The chief gray area in the separation of Natural from Super-natural is in the unpredictable nature of Quantum-level events. Some things seem beyond prediction - - and yet there is no real suspicion that God would take special interest in the movement of a (say) a muon … compared to more significant things like the moral choice of a human. So while many sub-atomic events seem unpredictable, lots of scientists are willing to categorize such activity as inevitably “predictable” (at least in theory).


#18

I think that we go wrong as soon as we ask for a definition. in the sense a set of necessary/sufficient conditions that further is presupposed by science.

Better I think is to say that MN is what emerges from the practices of successful science. This is what I take Sean C to be driving at. The supernatural is just what is currently excluded from successful science.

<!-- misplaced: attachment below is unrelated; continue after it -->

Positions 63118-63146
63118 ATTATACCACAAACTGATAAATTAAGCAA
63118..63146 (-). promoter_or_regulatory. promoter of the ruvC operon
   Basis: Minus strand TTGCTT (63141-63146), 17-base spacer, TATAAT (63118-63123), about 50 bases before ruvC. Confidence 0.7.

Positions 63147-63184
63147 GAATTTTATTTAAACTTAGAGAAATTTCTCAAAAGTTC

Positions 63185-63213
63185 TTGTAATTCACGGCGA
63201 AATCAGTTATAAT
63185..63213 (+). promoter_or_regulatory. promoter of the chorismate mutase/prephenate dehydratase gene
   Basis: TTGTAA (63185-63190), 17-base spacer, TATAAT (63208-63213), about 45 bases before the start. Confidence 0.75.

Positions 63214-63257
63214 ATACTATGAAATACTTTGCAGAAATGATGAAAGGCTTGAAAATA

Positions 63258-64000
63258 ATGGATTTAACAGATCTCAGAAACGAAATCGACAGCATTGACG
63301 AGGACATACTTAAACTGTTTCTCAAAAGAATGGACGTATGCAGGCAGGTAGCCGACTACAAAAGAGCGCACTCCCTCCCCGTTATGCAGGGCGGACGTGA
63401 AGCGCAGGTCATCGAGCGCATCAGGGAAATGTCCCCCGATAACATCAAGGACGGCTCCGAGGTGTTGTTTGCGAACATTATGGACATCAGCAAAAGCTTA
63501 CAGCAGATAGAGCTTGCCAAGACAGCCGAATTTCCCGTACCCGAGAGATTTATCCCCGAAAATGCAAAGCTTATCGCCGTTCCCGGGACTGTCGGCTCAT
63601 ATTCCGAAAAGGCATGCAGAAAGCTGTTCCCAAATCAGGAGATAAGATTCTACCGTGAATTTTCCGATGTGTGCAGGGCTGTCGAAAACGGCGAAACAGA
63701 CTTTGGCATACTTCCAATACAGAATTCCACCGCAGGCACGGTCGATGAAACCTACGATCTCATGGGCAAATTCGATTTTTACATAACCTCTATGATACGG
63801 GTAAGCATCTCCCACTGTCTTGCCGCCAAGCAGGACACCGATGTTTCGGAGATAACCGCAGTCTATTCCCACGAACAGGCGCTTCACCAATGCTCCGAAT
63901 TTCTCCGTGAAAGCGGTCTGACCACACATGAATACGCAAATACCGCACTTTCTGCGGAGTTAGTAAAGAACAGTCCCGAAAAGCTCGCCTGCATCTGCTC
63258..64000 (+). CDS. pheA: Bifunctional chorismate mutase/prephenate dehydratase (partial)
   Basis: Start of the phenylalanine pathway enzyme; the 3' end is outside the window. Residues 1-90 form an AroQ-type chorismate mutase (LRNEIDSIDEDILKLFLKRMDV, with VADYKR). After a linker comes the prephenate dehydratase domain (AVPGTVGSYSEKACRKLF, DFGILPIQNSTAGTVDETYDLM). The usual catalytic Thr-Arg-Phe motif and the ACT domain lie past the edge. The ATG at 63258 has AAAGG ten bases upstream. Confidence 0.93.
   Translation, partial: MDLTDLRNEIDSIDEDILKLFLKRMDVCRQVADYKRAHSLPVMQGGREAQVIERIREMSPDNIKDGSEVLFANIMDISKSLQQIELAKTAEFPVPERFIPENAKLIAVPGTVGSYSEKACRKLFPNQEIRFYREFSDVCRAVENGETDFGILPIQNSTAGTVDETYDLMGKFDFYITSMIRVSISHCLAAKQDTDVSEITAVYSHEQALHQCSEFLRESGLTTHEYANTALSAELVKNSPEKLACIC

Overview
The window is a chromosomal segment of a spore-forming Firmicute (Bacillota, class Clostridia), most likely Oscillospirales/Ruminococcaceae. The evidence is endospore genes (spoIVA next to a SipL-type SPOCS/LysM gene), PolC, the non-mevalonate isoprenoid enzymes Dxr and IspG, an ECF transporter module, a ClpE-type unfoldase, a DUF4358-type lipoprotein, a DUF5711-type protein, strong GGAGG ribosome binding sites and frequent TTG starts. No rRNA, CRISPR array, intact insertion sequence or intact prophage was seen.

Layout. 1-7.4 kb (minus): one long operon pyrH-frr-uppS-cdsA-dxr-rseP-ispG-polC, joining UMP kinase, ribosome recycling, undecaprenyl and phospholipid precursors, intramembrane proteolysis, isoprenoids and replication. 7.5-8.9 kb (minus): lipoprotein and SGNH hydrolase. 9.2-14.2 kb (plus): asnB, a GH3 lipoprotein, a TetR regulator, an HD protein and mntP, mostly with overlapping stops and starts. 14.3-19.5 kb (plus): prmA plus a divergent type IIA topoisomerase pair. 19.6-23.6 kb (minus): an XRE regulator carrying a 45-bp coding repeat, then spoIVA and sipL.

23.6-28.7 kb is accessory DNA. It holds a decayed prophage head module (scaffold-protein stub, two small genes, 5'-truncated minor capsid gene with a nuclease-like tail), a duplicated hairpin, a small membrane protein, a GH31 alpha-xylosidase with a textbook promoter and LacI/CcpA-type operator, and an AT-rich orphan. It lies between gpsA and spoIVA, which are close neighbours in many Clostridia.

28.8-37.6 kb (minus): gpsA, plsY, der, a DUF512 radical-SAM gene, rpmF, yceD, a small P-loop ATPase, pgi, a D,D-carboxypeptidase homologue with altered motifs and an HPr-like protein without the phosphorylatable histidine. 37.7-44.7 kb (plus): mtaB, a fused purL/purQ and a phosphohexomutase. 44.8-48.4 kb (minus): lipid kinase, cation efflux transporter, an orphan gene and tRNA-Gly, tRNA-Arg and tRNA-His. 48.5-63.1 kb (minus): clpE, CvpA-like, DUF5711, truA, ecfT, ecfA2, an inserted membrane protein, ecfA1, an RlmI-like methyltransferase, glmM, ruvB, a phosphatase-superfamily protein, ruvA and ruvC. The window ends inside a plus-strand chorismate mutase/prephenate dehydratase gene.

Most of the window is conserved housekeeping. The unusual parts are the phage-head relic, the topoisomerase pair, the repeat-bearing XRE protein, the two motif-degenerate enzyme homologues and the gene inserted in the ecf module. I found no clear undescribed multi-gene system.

Mental phenomena and personal agency are addressed by science, although not physics. Philosophy too is needed. One place for philosophy is when norms enter, as in understanding what is a mental representation or what is meaning. Philosophy also enters when we try to relate vital human concepts like free will and moral responsibility to what science can and cannot tell us about their natures.

The problem I see in this is that we depend on science itself to build the instruments and provide the statistical models by which we claim to observe things. The Higgs boson would be one example.

I also suspect you used “physical” for a reason and that you have some candidates in mind for non-physical senses. .Is that fair?


#19

There’s a lot to unpack, so I will try to break it up into a few thoughts.